Monday, February 12, 2007

Lying for Jesus

 
Today's New York Times has an article about Marcus R. Ross [Believing Scripture but Playing by Science’s Rules]. Ross teaches earth science at Liberty University. He is a Young Earth Creationist who believes that the Earth is less than ten thousand years old.

Marcus Ross recently obtained his Ph.D. in paleontology from the University of Rhode Island and there's the rub. According to his supervisors, his thesis was very good—it analyzed the extinction of marine reptiles 65 million years ago.

How can Ross reconcile the thesis work with his belief that the Earth is less that 10,000 years old? Here's how,
For him, Dr. Ross said, the methods and theories of paleontology are one “paradigm” for studying the past, and Scripture is another. In the paleontological paradigm, he said, the dates in his dissertation are entirely appropriate. The fact that as a young earth creationist he has a different view just means, he said, “that I am separating the different paradigms.”

He likened his situation to that of a socialist studying economics in a department with a supply-side bent. “People hold all sorts of opinions different from the department in which they graduate,” he said. “What’s that to anybody else?”
Whoa! Let's unpack that statement and see where it takes us.

First, the analogy to differing points of view in an economics department is entirely specious. Capitalism and socialism are both valid positions on a controversial topic. The issue about which view is correct hasn't been settled—pehaps neither one is correct. If a socialist graduate student were to defend a thesis in front of a group of capitalist Professors, you'd expect some tough questions. The student would be expected to defend her point of view in a rational manner with evidence and facts to back up the argument.

The same thing would happen if the student was a supply-sider and the Professors were Marxists. In neither case would the student be in danger of failing just because she disagreed with her Professors. As a matter of fact, the Marxist Professors would be just as hard on a Marxist student. That's what Ph.D. orals are all about. If you can't think straight then you don't get a Ph.D., but there are many perfectly valid ways of thinking in economics.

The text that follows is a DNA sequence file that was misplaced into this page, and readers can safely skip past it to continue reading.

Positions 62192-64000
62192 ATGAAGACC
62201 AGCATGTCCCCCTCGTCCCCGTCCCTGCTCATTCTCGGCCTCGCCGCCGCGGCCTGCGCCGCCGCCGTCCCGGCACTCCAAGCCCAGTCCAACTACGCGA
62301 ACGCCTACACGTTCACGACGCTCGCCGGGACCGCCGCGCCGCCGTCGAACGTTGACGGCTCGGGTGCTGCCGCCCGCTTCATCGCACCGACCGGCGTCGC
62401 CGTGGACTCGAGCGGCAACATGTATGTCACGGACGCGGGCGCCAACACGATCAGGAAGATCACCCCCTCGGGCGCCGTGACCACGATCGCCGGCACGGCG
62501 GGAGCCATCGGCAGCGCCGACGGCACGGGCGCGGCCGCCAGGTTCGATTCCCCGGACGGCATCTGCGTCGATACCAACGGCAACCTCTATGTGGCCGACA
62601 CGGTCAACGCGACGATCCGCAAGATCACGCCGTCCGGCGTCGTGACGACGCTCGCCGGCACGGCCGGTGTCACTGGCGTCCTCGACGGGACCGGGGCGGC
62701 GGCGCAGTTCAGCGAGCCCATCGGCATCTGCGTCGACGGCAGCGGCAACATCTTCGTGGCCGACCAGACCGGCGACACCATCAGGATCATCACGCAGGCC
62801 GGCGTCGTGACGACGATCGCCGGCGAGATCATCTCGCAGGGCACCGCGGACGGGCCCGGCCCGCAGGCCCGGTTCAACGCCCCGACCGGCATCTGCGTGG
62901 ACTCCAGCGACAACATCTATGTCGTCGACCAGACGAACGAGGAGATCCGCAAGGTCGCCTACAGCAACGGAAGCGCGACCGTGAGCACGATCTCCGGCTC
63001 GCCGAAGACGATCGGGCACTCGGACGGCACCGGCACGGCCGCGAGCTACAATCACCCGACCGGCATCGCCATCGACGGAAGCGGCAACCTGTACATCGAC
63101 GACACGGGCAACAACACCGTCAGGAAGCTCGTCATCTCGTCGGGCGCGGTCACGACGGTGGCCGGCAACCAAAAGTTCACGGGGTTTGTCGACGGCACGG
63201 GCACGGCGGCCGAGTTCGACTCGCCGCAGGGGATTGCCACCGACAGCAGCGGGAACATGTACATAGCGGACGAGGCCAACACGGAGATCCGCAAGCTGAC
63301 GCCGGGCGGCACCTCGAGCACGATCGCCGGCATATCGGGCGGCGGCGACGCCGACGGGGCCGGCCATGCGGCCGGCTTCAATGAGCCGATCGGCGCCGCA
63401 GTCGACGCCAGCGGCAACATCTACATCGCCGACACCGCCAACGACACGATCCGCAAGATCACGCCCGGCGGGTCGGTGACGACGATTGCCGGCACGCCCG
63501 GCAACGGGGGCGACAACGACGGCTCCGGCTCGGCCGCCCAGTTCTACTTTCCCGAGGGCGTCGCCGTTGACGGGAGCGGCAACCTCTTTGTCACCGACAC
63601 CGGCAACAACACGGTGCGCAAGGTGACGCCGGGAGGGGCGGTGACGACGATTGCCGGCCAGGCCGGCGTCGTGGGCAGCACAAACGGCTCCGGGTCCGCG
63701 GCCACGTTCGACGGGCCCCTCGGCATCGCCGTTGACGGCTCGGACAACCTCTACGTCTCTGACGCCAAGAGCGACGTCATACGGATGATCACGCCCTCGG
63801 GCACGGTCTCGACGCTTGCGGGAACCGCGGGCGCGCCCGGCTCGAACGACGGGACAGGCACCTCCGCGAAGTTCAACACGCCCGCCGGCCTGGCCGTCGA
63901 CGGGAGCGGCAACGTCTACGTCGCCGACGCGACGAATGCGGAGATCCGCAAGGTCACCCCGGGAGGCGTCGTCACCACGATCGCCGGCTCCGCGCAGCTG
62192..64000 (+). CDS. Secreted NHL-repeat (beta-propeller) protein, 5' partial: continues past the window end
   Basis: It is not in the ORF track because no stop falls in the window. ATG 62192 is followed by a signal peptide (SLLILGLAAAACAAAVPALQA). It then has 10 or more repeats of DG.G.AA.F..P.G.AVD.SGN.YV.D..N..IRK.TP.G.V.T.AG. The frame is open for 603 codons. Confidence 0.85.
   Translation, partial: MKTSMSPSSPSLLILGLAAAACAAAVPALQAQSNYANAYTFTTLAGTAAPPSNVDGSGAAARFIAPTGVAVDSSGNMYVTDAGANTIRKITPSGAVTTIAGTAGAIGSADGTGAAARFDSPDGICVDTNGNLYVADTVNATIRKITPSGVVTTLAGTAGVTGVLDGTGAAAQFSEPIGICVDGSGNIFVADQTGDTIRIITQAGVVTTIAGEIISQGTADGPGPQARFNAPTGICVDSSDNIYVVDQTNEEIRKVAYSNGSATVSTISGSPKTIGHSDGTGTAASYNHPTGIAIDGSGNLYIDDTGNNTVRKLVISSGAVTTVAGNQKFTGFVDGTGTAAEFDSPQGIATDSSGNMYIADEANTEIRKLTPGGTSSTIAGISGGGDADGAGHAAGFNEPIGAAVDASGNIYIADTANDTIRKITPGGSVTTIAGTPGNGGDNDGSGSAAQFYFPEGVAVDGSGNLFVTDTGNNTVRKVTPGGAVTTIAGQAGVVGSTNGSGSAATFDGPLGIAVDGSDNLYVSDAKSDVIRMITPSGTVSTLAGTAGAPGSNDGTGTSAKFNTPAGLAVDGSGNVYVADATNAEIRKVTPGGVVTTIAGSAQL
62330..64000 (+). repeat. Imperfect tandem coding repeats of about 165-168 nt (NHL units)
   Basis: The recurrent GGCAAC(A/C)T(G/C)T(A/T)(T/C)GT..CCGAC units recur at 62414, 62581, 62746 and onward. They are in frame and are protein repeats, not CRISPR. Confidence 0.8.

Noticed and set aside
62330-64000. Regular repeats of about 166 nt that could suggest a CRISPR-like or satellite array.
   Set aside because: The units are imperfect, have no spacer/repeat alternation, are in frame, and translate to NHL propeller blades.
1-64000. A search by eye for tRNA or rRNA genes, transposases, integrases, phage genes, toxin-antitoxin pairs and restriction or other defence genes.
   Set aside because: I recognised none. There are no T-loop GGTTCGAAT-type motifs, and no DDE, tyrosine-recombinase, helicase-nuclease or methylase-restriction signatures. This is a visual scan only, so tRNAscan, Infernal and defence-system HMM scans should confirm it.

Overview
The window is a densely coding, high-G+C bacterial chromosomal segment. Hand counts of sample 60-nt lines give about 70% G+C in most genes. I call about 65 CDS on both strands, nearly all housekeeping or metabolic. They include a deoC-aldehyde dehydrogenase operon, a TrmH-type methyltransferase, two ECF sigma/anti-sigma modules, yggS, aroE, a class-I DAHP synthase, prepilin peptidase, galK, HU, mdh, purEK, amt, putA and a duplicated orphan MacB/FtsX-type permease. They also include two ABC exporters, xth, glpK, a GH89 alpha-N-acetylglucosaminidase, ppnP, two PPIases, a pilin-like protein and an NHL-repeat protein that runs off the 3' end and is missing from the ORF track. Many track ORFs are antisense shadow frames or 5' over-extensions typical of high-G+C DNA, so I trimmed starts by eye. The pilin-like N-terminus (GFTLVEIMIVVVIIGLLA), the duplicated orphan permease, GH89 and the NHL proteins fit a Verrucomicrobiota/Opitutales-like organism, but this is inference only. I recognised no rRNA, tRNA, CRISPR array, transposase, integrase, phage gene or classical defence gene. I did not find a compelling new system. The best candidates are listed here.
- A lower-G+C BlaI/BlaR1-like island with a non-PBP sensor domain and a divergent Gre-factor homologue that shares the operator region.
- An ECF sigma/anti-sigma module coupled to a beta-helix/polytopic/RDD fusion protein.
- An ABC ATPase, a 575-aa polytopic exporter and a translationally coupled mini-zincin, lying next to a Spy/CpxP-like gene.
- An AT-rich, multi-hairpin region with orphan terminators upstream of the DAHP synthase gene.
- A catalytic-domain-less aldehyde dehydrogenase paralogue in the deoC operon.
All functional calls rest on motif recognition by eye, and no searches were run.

Now, what would happen if a known Marxist student tried to deceive the Ph.D. oral committee by pretending to be a capitalist? The goal is to appease the Professors by telling them what they (presumably) want to hear, in order to get the Ph.D. That student would fail, I hope. Universities are no place for lies and deceit. You must stand up for what you believe and learn to defend it in an academic context. Otherwise, you don't deserve a Ph.D.

Marcus Ross thinks it's okay to write a thesis about 65 million year old reptiles when, in fact, he doesn't believe a word of it. He justifies this by referring to "different paradigms." Apparently, there's one kind of "paradigm" when you are trying to get your Professors to give you a Ph.D. and another kind of "paradigm" at all other times. This is just a euphemism for "lying." In this case, it's lying for Jesus.

If I had been on the Ph.D. oral exam, I would have honed in on the discrepancy between the dates in the thesis and the known beliefs of Marcus Ross. It is not intellectually honest to write something in a thesis that you "know" to be incorrect. I would want to know what Ross means when he writes that his marine reptiles went extinct 65 million years ago and I would expect an answer that's not intended to deceive me. If I'm not convinced, he doesn't get a "yes" vote from me no matter what the thesis says.

[Hat Tip: RichardDawkins.net]

18 comments :

  1. Not the only case of this. http://www.creationontheweb.com/content/view/3545/ - para beginning 'Because of known discrimination against creationist scientist at secular universities'